The strategy of Jihad attacks in Europe
Jihad attacks made and prevented by security authorities
According to the Austrian Federal Office for the Protection of the Constitution, the most severe terrorist threat for Austria unalteredly comes from Islamistic terrorism. Although less Jihad travellers (Foreign Terrorist Fighters) than expected have returned to Austria so far, this group of Jihad “returnees” represent a considerable and hardly calculable danger potential for the inner security of Austria. Nevertheless, Jihad minute groups or single offenders (“lone wolves”) with strike-, thrust- and firearms as well as with vehicles are also a considerable danger potential. By the end of 2018, the Austrian Federal Office for the Protection of the Constitution knew of 320 persons coming from Austria, who actively take or have taken part in the Jihad of Syria and Iraq.
Out of those, 58 Austrians lost their lives in the Syria/Iraq region, and 93 persons have returned to Austria. The threat for Western democracies originating in the international conflict between the Islamistic size organisations Al Qaida and the “Islamic State (IS)” as non-governmental actors, is determined by the principle of asymmetric strategy of Islamistic terrorism. Following the categories means, objective and purpose by Clausewitz, Islamistic terrorism can be defined as a situation in which a non-governmental actor specifically applies manifested violence against civilians (means) in order to spread fear and horror (purpose) and to force a state to change its politics (objective). International Jihadism as a special asymmetric violence strategy applies both terrorism as a tactical means – where neither women nor children are excluded from the objective logic – and guerrilla warfare as well as propaganda and technological means of the Internet.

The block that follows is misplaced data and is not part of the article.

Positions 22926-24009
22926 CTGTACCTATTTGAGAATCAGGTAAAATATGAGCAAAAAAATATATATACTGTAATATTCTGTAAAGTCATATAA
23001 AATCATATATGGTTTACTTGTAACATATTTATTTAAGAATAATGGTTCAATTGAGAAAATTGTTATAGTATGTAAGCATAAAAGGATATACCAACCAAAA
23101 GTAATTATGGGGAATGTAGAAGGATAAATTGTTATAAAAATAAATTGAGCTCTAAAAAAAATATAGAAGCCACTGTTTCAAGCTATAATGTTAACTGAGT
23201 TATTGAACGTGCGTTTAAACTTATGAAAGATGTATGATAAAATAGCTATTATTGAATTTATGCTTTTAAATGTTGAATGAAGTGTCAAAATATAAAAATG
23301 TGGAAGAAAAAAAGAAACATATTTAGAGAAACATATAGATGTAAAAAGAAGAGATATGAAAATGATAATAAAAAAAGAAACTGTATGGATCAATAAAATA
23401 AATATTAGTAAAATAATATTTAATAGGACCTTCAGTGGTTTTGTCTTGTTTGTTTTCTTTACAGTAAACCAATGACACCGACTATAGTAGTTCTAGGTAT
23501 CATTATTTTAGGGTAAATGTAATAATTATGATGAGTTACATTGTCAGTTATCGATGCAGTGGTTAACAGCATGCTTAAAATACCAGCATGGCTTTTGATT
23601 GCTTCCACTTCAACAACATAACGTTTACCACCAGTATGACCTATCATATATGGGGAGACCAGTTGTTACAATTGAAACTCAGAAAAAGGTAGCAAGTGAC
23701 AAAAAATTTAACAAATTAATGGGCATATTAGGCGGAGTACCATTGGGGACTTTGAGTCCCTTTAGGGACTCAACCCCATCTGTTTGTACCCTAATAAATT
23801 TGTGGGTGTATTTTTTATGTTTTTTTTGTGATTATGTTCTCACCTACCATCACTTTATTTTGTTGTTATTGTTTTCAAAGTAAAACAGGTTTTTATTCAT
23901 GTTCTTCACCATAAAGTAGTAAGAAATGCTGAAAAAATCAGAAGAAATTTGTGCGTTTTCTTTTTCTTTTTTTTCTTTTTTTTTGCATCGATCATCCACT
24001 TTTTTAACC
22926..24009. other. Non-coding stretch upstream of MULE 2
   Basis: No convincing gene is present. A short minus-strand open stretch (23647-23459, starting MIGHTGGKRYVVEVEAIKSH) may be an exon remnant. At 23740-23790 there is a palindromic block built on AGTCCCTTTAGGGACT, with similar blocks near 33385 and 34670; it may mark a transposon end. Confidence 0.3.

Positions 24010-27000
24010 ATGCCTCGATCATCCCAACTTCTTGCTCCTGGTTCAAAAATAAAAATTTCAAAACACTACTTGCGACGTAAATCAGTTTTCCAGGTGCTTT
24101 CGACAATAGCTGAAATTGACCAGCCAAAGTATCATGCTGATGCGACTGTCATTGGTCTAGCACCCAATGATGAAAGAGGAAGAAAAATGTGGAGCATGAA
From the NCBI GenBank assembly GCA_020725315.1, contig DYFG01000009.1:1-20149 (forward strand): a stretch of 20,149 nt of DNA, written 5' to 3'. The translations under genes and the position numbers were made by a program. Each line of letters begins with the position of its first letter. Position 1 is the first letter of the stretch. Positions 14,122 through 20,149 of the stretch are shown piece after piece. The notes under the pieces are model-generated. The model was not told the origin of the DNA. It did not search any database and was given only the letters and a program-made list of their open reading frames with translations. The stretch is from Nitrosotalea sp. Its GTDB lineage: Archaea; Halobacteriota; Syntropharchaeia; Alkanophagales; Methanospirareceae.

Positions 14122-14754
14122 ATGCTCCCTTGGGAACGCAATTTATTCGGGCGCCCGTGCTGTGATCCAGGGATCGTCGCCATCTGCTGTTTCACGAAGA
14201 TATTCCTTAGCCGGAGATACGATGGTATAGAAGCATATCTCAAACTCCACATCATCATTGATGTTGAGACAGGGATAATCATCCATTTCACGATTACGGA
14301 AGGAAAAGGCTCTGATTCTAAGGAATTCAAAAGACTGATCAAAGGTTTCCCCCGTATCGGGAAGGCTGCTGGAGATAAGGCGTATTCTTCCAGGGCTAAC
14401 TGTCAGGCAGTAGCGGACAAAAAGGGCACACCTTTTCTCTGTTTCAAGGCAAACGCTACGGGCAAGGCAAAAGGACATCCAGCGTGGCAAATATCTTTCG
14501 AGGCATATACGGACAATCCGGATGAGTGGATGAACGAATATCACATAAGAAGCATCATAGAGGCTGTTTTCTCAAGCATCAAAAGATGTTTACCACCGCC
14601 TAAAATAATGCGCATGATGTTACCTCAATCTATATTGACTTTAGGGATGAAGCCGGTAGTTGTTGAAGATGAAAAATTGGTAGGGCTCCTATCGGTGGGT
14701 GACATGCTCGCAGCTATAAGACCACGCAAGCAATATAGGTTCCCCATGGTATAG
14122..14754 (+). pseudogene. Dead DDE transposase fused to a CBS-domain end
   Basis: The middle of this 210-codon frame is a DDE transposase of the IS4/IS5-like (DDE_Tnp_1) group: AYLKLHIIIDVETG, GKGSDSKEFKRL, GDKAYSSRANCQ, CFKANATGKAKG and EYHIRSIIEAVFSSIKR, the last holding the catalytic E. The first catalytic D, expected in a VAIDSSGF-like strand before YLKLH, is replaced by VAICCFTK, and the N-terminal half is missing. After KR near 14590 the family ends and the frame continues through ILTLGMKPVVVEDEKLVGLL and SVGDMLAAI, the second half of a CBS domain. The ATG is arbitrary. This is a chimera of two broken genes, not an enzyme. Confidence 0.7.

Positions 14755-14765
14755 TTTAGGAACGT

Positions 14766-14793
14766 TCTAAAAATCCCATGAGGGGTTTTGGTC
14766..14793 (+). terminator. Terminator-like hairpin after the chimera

The totalitarian ideology and strategy of international Jihadism - based on dehumanizing “friend versus foe”-dichotomies – lead to a violence willingness, which is interminable. Nuclear, biological and chemical weapons, too, represent potential effective means for Islamistic terrorists, which has been proved by the attack with Rizin in June 2018 and which was impeded by the German security authorities in Cologne. The use of nuclear, biological or chemical weapons would create a threat scenario in terms of both quality and quantity, which the police organisations of European states cannot tackle without the deployment of innumerable soldiers, and in terms of strategy, this would require a much closer cooperation of armed forces and the police.
The Jihadist attacks impeded by the security authorities of European states illustrate the risk of future attacks in Europe. After the police access to the Iraq terrorist cell in the rural district of Dithmarschen/Germany in January 2019, the German Federal Home Minister Horst Seehofer pointed out that “the security situation remains tense. A terrorist attack may happen any time.” At the moment, and in future as well, two relevant threat scenarios for the Western world come from Jihadism: On the one hand, large scale attacks and multiple tactical scenarios by international Jihadist organisations such as the “Islamic State (IS)” and Al Qaida, and on the other hand, low-level attacks by Jihadist “lone wolves”.